Graduation Term


Document Type


Degree Name

Master of Science (MS)


Department of Sociology and Anthropology: Archaeology

Committee Chair

Kathryn Sampeck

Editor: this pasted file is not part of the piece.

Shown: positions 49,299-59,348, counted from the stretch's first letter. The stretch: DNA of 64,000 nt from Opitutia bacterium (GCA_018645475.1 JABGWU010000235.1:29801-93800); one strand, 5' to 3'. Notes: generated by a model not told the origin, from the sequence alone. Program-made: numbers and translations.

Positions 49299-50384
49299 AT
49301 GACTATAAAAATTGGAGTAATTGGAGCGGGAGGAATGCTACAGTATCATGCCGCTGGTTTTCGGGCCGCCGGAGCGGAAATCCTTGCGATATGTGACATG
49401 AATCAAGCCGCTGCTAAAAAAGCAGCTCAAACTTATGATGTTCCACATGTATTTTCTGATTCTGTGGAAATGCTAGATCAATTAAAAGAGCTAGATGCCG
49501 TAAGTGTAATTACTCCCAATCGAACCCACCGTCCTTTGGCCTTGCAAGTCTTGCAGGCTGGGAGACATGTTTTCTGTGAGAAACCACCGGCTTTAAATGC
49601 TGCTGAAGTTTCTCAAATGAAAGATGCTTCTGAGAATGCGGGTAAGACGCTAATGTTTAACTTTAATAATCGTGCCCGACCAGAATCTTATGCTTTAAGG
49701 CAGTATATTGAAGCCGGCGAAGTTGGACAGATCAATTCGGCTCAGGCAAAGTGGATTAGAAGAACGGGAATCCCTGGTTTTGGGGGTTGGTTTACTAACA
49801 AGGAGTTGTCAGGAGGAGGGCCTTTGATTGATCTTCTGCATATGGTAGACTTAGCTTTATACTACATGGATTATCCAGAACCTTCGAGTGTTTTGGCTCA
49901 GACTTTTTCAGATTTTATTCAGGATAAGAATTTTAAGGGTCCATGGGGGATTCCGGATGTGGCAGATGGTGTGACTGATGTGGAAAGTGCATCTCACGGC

In the 1920s and 1930s in Central Illinois, urban areas implemented sewage infrastructure consisting of underground sewers and sanitation plants. These sanitary districts soon became an essential service provided within the community and the established infrastructure has undergone expansion and technological updates in the decades since. I use methods and concepts of landscape archaeology in combination with 1940 Census socio-economic demographics, GIS viewshed and smellshed (buffer) analysis, and visual spatial analysis to examine the case studies of three sanitary districts in Central Illinois: Bloomington-Normal, Urbana-Champaign, and Sangamon County to evaluate how these infrastructures shaped their landscapes, or sewagescapes. Sewagescapes have two important scales of analysis: the constituent scale, which refers to the sanitary districts’ relationship with the populations they serve, and the facility scale, including the sewage treatment plants and land owned by the district. Drawing upon theoretical frameworks of phenomenology, sensory engagement, and affordances, I argue that the sanitary district officials used landscapes at both constituent and facility scales as pedagogical and rhetorical tools. The sewagescapes educated visitors about the sewage treatment process, the environmental benefits of sewage treatment, the cleanliness and respectability of the facilities, and the separation between the city and sanitary district governments through features such as the entrance path, formal gardens, architecture, and overall landscape design. These pedagogical elements were simultaneously crafted to present the public with a positive image of the sanitary districts with the overall goal to justify the need for sewage treatment and encourage community support.


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